The Government of Liberia is going through an embarrassing situation at its border with neighboring Ivory Coast, involving cross border attacks allegedly by Liberian mercenaries last Friday, June 8, 2012 in the Ivorian town of Tie, which left at least seven UN peacekeepers killed in ambush. The government here has condemned the arm attack against the UN peacekeepers and subsequently announced series of measures, including immediate closure of the border with the Ivory Coast and deployment of troops of the Armed Forces of Liberia there, among others.
In an official press conference held at the Ministry of Foreign Affairs in Monrovia, government also announced other measures to ease tension at the border, including the reinforcement of the presence of police and immigration personnel, suspension of mining activities and relocation of Ivorian refugee camps along the border.
However, what have claimed serious public concern are persistent reports of alleged training on the Liberian side of the border and the recruitment of Liberian mercenaries. An Amnesty International recent report disclosed the recruitment of child soldiers from Liberia by supporters of ex-Ivorian President Laurent Gbagbo, who are said to be gearing up to wage a war against current President Qattarra.
Liberia currently plays host to tens of thousands of Ivorian refugees as the result of the 2010 hostilities in that country, which ousted Mr. Gbagbo and subsequently landed him in the International Criminal Court to face prosecution for war crimes charges. Although the Liberian Government has dismissed the Amnesty report as baseless and assured that it has no hand or direct involvement in the alleged training of dissidents on its territories for subversive activities against a neighboring state, the smoke from the Liberian side of the border has further heightened suspicions, which we think should be addressed expeditiously.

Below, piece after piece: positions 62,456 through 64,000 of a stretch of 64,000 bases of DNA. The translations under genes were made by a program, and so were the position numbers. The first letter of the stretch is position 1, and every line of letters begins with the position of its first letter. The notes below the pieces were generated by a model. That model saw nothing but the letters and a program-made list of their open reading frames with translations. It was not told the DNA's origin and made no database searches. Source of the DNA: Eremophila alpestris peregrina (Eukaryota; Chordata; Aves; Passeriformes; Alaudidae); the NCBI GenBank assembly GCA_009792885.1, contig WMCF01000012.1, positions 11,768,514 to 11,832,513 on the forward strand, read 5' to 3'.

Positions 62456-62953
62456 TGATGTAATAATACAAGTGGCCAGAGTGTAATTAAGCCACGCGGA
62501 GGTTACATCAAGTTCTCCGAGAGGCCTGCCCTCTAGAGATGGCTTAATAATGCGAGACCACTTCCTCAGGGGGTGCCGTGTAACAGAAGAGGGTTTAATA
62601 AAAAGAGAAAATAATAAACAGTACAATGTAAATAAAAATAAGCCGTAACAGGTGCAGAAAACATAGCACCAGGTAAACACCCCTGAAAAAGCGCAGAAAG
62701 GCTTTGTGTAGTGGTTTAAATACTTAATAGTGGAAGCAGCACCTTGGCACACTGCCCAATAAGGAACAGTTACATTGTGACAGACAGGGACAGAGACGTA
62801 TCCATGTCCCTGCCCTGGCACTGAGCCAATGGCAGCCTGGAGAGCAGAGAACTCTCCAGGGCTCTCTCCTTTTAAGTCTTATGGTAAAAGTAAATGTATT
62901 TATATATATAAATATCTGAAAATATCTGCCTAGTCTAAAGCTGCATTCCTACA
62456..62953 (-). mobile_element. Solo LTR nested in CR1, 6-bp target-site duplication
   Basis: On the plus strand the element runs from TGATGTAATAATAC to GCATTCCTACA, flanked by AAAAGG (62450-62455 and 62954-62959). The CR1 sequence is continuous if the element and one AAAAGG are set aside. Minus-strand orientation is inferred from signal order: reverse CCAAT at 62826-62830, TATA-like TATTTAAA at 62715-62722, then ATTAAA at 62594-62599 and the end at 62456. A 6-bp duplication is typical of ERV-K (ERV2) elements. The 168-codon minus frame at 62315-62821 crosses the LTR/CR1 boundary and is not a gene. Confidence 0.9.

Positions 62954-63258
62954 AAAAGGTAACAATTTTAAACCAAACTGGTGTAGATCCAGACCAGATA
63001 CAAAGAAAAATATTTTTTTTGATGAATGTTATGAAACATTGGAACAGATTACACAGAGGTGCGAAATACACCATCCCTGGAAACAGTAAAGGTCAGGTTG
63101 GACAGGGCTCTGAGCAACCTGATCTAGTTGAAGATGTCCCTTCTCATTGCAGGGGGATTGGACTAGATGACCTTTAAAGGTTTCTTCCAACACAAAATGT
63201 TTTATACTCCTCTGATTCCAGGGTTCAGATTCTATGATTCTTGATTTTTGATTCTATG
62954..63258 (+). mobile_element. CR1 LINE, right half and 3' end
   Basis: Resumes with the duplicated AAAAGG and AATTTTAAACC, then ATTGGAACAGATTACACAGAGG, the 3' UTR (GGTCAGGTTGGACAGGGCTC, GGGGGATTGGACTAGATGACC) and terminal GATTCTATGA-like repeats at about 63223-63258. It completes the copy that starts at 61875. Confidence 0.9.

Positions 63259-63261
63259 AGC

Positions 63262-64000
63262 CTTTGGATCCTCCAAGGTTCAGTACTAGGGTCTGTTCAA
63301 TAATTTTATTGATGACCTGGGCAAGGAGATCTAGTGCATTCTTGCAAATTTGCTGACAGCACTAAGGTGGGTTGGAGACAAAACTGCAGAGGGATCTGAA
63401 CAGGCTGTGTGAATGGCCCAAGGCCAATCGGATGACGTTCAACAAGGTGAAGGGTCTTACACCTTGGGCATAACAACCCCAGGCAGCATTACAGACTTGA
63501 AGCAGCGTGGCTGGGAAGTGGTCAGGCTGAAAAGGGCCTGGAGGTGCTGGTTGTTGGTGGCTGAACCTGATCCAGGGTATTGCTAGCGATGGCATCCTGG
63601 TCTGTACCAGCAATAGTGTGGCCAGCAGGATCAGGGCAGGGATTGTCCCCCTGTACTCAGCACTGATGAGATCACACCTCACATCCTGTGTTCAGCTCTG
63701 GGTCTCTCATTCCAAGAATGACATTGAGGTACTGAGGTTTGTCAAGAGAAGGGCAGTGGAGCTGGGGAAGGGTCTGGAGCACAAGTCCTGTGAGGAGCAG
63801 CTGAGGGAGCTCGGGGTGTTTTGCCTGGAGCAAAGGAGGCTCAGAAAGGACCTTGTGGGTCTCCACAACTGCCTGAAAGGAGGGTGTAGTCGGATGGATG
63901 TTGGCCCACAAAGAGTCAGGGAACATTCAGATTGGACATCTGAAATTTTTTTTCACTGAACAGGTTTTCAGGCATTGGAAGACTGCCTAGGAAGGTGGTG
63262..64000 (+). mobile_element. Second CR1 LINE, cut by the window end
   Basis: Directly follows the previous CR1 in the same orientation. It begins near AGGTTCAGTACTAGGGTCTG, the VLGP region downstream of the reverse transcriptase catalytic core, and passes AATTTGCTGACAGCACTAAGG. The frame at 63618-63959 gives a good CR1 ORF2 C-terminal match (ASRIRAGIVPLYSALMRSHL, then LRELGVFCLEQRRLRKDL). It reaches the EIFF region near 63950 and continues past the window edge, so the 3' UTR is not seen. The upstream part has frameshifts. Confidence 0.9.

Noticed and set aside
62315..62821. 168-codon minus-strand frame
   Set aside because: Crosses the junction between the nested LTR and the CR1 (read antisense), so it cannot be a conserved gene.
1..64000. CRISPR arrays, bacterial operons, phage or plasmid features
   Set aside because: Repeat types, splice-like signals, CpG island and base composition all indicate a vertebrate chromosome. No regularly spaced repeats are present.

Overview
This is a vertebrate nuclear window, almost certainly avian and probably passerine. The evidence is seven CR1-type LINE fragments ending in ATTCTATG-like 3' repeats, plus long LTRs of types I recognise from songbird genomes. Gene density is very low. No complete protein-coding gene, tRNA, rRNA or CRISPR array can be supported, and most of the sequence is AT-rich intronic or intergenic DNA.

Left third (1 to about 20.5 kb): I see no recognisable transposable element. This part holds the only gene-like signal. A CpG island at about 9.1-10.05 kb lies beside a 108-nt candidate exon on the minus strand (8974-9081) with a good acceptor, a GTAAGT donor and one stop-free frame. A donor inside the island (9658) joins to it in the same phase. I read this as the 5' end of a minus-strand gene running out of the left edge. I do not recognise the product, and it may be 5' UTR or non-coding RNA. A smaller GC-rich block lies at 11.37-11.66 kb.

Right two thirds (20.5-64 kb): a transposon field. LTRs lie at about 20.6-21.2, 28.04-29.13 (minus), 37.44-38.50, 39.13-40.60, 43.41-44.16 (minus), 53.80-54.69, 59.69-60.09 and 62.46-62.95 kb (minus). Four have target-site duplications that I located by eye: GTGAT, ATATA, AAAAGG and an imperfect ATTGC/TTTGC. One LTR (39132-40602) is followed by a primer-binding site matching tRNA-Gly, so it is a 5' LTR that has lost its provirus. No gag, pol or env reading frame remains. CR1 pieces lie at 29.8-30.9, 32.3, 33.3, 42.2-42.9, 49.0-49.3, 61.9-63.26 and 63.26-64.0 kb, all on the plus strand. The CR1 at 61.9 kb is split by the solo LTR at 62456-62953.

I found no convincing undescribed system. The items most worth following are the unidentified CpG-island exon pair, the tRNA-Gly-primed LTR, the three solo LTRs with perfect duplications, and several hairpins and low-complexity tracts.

Government needs to conduct a thorough investigation, particularly on the Liberian side of the border and to expel any foreign element, who may want to use Liberian territories to foment instability in the subregion. The government may not be directly involved with what has been unfolding at the border with the Ivory Coast, but it is under obligation to respond and act in a manner that would disperse any and all suspicions.
The national security apparatus should collaborate with UNMIL to get to the bottom of this incident, which seems to have the propensity not only to frighten our already war-wearied population, but scare away investors and circumvent the gains achieved over the years.